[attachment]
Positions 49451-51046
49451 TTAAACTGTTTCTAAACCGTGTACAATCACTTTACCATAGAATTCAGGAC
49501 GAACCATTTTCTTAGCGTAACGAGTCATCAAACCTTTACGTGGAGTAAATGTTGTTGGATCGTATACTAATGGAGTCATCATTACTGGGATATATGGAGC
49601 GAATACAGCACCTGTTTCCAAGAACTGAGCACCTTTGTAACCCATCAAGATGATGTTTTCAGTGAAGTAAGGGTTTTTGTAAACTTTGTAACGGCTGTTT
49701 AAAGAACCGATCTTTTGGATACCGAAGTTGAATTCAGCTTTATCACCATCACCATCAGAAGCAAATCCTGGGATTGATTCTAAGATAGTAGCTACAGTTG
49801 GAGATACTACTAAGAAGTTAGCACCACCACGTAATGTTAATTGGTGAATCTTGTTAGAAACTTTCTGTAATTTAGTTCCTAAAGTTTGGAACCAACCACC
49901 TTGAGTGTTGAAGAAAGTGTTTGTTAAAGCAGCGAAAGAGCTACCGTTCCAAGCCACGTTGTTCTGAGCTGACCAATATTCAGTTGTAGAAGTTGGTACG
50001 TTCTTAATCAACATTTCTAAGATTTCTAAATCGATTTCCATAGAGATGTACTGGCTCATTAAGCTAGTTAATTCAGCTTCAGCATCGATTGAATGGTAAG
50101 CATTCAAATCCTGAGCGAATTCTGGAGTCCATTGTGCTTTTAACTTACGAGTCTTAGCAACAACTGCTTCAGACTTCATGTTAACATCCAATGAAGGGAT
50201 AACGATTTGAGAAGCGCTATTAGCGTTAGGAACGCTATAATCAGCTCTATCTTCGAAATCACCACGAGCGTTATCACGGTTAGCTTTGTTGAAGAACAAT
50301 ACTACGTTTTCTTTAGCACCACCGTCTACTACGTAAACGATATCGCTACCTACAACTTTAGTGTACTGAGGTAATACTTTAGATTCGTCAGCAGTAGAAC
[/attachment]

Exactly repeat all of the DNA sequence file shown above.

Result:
Positions 49451-51046
49451 TTAAACTGTTTCTAAACCGTGTACAATCACTTTACCATAGAATTCAGGAC
49501 GAACCATTTTCTTAGCGTAACGAGTCATCAAACCTTTACGTGGAGTAAATGTTGTTGGATCGTATACTAATGGAGTCATCATTACTGGGATATATGGAGC
49601 GAATACAGCACCTGTTTCCAAGAACTGAGCACCTTTGTAACCCATCAAGATGATGTTTTCAGTGAAGTAAGGGTTTTTGTAAACTTTGTAACGGCTGTTT
49701 AAAGAACCGATCTTTTGGATACCGAAGTTGAATTCAGCTTTATCACCATCACCATCAGAAGCAAATCCTGGGATTGATTCTAAGATAGTAGCTACAGTTG
49801 GAGATACTACTAAGAAGTTAGCACCACCACGTAATGTTAATTGGTGAATCTTGTTAGAAACTTTCTGTAATTTAGTTCCTAAAGTTTGGAACCAACCACC
49901 TTGAGTGTTGAAGAAAGTGTTTGTTAAAGCAGCGAAAGAGCTACCGTTCCAAGCCACGTTGTTCTGAGCTGACCAATATTCAGTTGTAGAAGTTGGTACG
50001 TTCTTAATCAACATTTCTAAGATTTCTAAATCGATTTCCATAGAGATGTACTGGCTCATTAAGCTAGTTAATTCAGCTTCAGCATCGATTGAATGGTAAG
50101 CATTCAAATCCTGAGCGAATTCTGGAGTCCATTGTGCTTTTAACTTACGAGTCTTAGCAACAACTGCTTCAGACTTCATGTTAACATCCAATGAAGGGAT
50201 AACGATTTGAGAAGCGCTATTAGCGTTAGGAACGCTATAATCAGCTCTATCTTCGAAATCACCACGAGCGTTATCACGGTTAGCTTTGTTGAAGAACAAT
50301 ACTACGTTTTCTTTAGCACCACCGTCTACTACGTAAACGATATCGCTACCTACAACTTTAGTGTACTGAGGTAATACTTTAGATTCGTCAGCAGTAGAAC